Lawyer accuses state of getting rid of files

2013-09-01 14:00

A lawyer fighting for justice for families of brain-damaged babies has accused state officials of deliberately destroying patient files to avoid being sued.

Pretoria-based lawyer Olof Joubert has represented hundreds of mothers whose children are now physically and mentally damaged as a result of alleged negligence in public hospitals around Gauteng.

He said: “They starve us of information so that I can’t prove my cases on a basis of probability alone. We get letters from the department which tell us that records have been destroyed.

“The MRI (magnetic resonance imaging) scans are saving us at the moment – if we didn’t have them it would be hard to prove our cases in court.”

In April, Joubert obtained a court order compelling Pholosong Hospital in Ekurhuleni to hand over the childbirth medical records of 41 mothers, but he received only eight.

In some cases, the records were either irrelevant or incomplete, despite the court order clearly stating what information the hospital should provide.

“To prove medical negligence, we need both the medical records of the mother and the birth records of the baby to do a proper investigation,” he said.

“So what they tend to do is to give us the outpatient records of the child despite the court order being very specific. It’s not like they are confused, they know exactly what we requested. But they deliberately give us the wrong records or even worse, give us no records at all.”

Department spokesperson Simon Zwane admitted that files do disappear from hospitals and sometimes lawyers receive incomplete medical records, but, he said, “this (happens) in a few cases where the course of action is old”.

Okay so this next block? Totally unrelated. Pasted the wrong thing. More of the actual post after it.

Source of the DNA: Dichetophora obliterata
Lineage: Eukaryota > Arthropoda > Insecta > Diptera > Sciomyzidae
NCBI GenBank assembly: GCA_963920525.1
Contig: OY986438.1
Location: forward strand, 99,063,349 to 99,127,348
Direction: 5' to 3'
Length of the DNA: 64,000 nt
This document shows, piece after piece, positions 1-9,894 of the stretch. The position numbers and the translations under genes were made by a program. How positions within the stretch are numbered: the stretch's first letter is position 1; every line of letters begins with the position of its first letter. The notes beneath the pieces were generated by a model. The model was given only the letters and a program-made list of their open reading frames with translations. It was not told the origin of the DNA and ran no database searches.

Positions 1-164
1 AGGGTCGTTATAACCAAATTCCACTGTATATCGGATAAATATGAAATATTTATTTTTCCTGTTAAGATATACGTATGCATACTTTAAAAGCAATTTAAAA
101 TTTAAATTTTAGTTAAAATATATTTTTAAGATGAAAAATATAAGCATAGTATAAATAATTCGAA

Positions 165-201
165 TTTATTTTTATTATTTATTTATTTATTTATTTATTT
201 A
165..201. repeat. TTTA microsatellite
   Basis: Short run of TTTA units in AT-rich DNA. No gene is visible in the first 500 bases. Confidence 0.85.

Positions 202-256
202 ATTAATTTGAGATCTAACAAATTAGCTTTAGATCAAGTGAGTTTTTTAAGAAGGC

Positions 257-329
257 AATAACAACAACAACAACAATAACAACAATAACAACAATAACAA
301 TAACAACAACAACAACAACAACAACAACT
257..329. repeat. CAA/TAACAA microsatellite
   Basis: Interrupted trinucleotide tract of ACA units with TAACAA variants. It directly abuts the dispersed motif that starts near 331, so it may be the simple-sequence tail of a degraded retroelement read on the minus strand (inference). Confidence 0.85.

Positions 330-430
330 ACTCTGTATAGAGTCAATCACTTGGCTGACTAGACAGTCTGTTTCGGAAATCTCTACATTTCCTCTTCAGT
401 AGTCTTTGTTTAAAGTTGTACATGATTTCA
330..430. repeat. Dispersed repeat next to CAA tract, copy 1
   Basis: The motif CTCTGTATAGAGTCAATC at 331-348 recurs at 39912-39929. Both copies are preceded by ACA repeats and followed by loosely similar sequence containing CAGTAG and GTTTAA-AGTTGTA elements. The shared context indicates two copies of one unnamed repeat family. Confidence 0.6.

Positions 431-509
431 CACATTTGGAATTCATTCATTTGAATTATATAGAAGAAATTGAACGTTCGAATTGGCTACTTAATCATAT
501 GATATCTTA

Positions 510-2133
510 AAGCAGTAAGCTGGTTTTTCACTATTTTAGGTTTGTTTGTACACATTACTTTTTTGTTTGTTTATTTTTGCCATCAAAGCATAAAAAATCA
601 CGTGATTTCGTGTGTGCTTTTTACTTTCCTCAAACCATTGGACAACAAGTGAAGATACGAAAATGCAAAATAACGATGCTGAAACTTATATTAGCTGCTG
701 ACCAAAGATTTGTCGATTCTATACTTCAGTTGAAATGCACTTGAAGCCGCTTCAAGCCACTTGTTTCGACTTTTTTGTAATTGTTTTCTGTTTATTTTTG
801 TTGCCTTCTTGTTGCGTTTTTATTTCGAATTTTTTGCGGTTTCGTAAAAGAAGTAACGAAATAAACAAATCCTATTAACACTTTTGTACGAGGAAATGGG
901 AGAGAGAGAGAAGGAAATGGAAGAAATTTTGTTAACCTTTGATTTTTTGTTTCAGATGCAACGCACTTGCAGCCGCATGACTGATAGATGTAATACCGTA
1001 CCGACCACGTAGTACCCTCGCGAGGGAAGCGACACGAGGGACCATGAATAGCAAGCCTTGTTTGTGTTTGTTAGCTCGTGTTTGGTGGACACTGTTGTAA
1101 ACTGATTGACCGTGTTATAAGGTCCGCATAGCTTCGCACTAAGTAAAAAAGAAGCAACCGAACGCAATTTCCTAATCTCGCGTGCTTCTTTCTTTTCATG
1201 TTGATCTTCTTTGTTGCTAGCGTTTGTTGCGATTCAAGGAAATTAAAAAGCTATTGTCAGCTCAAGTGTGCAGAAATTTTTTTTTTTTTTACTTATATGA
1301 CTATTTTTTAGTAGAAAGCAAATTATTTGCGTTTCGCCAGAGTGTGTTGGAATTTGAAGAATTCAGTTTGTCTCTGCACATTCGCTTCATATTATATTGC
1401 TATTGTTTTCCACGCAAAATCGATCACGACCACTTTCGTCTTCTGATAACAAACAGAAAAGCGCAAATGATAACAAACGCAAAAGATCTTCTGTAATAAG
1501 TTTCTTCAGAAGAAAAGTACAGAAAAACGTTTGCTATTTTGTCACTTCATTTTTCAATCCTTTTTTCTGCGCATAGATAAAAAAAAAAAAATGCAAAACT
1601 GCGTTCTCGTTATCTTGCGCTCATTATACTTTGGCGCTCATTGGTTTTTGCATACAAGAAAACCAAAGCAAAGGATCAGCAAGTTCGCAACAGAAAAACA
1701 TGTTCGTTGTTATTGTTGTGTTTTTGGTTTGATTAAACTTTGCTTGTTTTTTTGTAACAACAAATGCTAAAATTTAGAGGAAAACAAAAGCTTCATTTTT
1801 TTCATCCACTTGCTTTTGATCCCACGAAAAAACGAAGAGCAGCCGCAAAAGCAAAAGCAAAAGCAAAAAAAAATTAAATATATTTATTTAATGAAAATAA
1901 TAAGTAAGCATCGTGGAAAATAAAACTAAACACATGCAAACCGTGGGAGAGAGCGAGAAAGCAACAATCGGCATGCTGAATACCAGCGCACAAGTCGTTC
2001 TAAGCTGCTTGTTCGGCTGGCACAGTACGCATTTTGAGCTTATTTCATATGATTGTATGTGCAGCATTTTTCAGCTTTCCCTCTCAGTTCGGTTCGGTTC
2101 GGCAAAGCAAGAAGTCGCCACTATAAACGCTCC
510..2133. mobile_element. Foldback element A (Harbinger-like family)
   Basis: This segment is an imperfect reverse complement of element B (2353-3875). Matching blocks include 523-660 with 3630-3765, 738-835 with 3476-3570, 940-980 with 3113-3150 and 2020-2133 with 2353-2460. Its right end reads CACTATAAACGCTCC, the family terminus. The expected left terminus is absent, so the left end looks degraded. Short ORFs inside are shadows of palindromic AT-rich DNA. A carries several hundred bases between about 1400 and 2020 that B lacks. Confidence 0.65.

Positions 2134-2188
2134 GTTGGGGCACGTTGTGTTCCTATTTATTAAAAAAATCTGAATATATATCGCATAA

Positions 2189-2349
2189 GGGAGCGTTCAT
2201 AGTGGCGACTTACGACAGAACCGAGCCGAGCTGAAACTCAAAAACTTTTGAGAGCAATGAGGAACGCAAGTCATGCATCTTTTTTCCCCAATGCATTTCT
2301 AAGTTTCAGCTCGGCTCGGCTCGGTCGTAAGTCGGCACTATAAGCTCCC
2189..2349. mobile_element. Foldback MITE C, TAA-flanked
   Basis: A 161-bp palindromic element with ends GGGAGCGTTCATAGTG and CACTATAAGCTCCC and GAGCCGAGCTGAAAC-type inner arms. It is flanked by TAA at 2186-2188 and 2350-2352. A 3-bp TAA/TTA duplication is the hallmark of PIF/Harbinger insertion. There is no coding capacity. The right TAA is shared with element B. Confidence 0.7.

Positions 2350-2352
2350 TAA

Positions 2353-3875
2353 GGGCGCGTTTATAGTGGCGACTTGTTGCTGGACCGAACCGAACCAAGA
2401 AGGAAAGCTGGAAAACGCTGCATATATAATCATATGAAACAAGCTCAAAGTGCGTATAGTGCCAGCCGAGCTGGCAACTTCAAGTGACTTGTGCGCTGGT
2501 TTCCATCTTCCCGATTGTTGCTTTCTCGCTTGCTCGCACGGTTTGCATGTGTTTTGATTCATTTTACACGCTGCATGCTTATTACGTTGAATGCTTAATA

Joubert was not convinced. He accused the hospital of playing a “cat and mouse game”.

“We suspect these files are hidden somewhere or have been destroyed to avoid accountability. But what infuriates me the most is they are trying to run away from responsibility, forgetting that they have messed up the lives of these kids and their parents.

“They are capitalising on the fact that most of these mothers are not educated and probably wouldn’t question how their child developed cerebral palsy or that the file mysteriously disappeared afterwards,” he said.

According to Joubert, the department claimed that records had been destroyed due to the time that had elapsed between the treatment and the claim being filed.

“The question is why they destroy the documents. How are they going to treat the patients when they come back, because there is no history?” he asked.

Professional standards require records of minors to be retained for at least six years. Joubert also claimed that his clients were being intimidated in hospitals when they took their children for physiotherapy.

“It is a way to discourage them from pursuing litigation. They are not making it easy.

“Many of my clients have resorted to stealing their own record because they don’t know what will happen to them.

“I do discourage it but one cannot blame them,” he said.

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